For many male African cichlid fish, the best way to attract a mate is to build a really nice pit or sand castle on a lake bottom. And thus the best way to study evolution's effect on behavior might be to study why the fish build these structures, known collectively as bowers. New research by Stanford biologists reveals that multiple physical traits that arose in parallel heavily influence the fish's mating behavior of choice. The research provides a potential framework for understanding how diverse molecular and physiological evolutionary adaptations can influence a species' behavior, and is detailed in the current issue of the journal Frontiers in Ecology and Evolution. The evolution of behavior is notoriously difficult to study for a number of reasons, but the incredibly rapid speciation of cichlid fish in Lake Malawi in Africa makes them a prime candidate for investigation. More than 500 species of this family evolved in just the past 5 million years, one of the fastest rates among all vertebrates. And although these fish display a wide array of physical variation and traits, their genetic background is nearly identical, with just 0.26 percent variation across the species. "You might imagine that the genome is a big box of parts that can be put together in many different ways to produce a fish that makes a bower shaped like a castle or a pit," said Russell Fernald, a professor of biology and senior author on the study. "Evolution is a puzzle. It's complicated and selection acts on many traits simultaneously. All these species share a toolkit that they assemble in different ways." ... The researchers view this work as a proof of principle showing that modern molecular and physiology research methods and techniques could allow a greater understanding of social behaviors.


Stanford researchers solve the mystery of the dancing droplets
Bio-X Affiliated Faculty Manu Prakash

A puzzling observation, pursued through hundreds of experiments, has led Stanford researchers to a simple yet profound discovery: Under certain circumstances, droplets of fluid will move like performers in a dance choreographed by molecular physics. "These droplets sense one another, they move and interact, almost like living cells," said Manu Prakash, an assistant professor of bioengineering and senior author of an article published in Nature. The unexpected findings may prove useful in semiconductor manufacturing and self-cleaning solar panels, but what truly excites Prakash is that the discovery resulted from years of persistent effort to satisfy a scientific curiosity. The research began in 2009 when Nate Cira, then an undergraduate at the University of Wisconsin, was doing an unrelated experiment. In the course of that experiment Cira deposited several droplets of food coloring onto a sterilized glass slide and was astonished when they began to move. Cira replicated and studied this phenomenon alone for two years until he became a graduate student at Stanford, where he shared this curious observation with Prakash. The professor soon became hooked by the puzzle, and recruited a third member to the team: Adrien Benusiglio, a postdoctoral scholar in the Prakash Lab. Together they spent three years performing increasingly refined experiments to learn how these tiny droplets of food coloring sense one another and move. In living cells these processes of sensing and motility are known as chemotaxis. "We've discovered how droplets can exhibit behaviors akin to artificial chemotaxis," Prakash said. ... The researchers discovered how the dynamic interactions of these two molecular components enabled inanimate droplets to mimic some of the behaviors of living cells.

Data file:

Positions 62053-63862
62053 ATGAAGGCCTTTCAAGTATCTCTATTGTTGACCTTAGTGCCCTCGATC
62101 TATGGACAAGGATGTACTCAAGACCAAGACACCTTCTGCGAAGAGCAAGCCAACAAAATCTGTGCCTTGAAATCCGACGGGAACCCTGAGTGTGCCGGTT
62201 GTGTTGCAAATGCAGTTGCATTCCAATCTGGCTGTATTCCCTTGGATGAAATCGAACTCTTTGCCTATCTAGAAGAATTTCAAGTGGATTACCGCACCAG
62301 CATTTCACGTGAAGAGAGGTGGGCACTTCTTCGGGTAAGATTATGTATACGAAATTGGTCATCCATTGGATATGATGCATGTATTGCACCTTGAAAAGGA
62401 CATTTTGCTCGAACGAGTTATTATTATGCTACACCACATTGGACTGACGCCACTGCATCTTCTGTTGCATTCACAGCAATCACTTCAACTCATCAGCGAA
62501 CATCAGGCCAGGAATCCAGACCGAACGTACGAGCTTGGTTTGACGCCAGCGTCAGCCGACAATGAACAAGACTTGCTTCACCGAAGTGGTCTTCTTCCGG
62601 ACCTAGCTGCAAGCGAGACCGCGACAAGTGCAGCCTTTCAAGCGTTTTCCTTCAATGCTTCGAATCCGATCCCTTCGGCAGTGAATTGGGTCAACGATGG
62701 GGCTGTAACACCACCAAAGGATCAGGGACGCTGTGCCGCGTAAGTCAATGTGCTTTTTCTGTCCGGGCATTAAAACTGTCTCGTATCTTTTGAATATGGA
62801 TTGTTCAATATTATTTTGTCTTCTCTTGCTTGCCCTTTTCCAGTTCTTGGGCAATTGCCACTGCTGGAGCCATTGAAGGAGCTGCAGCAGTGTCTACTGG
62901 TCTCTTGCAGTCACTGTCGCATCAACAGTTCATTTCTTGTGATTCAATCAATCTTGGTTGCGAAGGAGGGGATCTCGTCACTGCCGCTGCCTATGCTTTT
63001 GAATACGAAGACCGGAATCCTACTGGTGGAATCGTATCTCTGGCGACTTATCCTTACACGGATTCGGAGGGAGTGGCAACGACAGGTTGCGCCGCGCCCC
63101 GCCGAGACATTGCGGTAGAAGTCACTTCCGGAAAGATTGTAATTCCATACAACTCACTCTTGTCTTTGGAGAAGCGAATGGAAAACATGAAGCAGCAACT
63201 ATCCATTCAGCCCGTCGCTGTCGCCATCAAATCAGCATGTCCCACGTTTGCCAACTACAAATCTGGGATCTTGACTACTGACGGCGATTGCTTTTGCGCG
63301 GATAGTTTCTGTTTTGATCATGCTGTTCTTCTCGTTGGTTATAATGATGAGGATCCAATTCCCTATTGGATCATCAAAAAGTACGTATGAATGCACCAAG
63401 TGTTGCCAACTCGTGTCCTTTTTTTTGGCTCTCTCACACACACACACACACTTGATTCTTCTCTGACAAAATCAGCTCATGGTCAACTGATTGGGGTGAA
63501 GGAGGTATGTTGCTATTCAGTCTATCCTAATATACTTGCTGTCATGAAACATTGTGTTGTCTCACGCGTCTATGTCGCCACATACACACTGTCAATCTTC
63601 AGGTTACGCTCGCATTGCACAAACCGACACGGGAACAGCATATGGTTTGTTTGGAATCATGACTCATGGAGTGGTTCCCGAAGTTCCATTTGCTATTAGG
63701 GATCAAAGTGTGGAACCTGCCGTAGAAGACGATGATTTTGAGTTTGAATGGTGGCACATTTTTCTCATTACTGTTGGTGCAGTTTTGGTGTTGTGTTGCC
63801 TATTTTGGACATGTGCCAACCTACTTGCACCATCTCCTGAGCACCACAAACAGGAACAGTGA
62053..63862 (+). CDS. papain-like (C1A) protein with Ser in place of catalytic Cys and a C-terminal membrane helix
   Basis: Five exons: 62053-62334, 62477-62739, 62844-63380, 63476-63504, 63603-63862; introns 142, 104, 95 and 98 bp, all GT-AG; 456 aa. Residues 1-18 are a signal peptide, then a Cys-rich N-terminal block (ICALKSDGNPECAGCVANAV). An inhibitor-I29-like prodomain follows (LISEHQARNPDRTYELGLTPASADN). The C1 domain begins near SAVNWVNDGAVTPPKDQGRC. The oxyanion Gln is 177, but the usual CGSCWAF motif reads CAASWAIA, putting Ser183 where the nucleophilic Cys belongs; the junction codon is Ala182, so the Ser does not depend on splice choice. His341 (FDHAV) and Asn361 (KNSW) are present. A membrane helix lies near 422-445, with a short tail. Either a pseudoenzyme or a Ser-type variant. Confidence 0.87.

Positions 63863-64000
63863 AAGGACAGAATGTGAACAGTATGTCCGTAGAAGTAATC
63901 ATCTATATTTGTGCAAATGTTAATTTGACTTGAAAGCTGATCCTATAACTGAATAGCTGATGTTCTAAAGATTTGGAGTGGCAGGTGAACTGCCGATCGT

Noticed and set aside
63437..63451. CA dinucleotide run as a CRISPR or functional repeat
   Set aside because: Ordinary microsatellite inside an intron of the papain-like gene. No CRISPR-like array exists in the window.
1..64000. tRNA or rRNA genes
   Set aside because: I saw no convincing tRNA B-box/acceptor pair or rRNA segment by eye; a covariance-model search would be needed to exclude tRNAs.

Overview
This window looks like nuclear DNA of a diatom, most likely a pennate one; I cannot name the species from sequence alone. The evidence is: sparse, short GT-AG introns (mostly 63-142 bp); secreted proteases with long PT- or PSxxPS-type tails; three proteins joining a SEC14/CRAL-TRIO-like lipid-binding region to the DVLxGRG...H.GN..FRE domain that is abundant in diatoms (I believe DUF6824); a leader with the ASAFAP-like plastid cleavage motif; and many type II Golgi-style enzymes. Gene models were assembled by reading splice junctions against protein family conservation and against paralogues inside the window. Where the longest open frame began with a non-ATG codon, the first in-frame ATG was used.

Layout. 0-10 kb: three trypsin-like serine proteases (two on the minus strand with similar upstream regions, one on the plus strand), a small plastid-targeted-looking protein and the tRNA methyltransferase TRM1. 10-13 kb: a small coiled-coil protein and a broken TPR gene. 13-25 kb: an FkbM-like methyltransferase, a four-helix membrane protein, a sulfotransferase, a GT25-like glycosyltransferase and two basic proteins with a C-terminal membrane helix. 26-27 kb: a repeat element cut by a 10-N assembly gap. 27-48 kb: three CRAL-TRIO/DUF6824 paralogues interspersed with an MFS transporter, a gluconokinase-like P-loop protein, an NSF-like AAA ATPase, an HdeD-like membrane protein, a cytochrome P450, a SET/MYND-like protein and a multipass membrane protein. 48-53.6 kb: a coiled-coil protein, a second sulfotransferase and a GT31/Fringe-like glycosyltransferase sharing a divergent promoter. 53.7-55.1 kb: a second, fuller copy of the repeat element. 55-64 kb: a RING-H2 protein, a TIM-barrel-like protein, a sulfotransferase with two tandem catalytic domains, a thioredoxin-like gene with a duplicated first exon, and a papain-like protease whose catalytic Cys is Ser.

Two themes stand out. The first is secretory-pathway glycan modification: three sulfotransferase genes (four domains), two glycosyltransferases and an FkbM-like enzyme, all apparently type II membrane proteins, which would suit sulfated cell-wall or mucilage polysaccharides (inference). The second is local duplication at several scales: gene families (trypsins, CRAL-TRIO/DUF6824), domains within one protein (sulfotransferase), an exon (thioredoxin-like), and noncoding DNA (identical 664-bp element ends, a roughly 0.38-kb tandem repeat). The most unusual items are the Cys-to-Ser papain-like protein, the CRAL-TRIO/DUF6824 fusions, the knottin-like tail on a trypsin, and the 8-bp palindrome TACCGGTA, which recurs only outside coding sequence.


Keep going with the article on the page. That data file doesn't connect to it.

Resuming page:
Stanford researchers unravel secrets of shape-shifting bacteria
Bio-X Affiliated Faculty KC Huang

Sixty years ago, Nobel Prize-winning scientist Joshua Lederberg first described a biological mystery. He showed how bacteria could lose the cell walls that define their shapes, potentially becoming less visible to the immune system, only to later revert back to their original form and regain their full infectious potential. Now, using time-lapse microscopy and other new techniques, Stanford bioengineering professor K.C. Huang and colleagues at Stanford and Princeton have created a forensic account detailing exactly how bacteria pull off this shape-shifting trick. The experiments they describe in Molecular Microbiology now offer a step-by-step explanation of this curious behavior, and also shed light on one of the ways bacteria may develop antibiotic resistance. Huang's team experimented with E. coli, one of the bacteria that can cause food poisoning. It's also a favorite of laboratory scientists, who have studied the organism for over 100 years. ... Huang's team created a molecular-level understanding of the process that Lederberg first observed. They used high-resolution microscopes to record time-lapse images of rod-shaped E. coli cells becoming L-form blobs and then reverting to rod-shaped again.


Scientists discover how to change human leukemia cells into harmless immune cells
Bio-X Affiliated Faculty Ravi Majeti

Researchers at the Stanford University School of Medicine have discovered that when a certain aggressive leukemia is causing havoc in the body, the solution may be to force the cancer cells to grow up and behave. After a chance observation in the lab, the researchers found a method that can cause dangerous leukemia cells to mature into harmless immune cells known as macrophages. The findings are described in a paper that published online March 16 in the Proceedings of the National Academy of Sciences. B-cell acute lymphoblastic leukemia with a mutation called the Philadelphia chromosome is a particularly aggressive cancer with poor outcomes, said Ravi Majeti, MD, PhD, an assistant professor of medicine and senior author of the paper. So finding potential treatments is particularly exciting. Majeti and his colleagues made the key observation after collecting leukemia cells from a patient and trying to keep the cells alive in a culture plate. “We were throwing everything at them to help them survive,” said Majeti, who is also a member of the Stanford Cancer Institute and the Stanford Institute for Stem Cell Biology and Regenerative Medicine.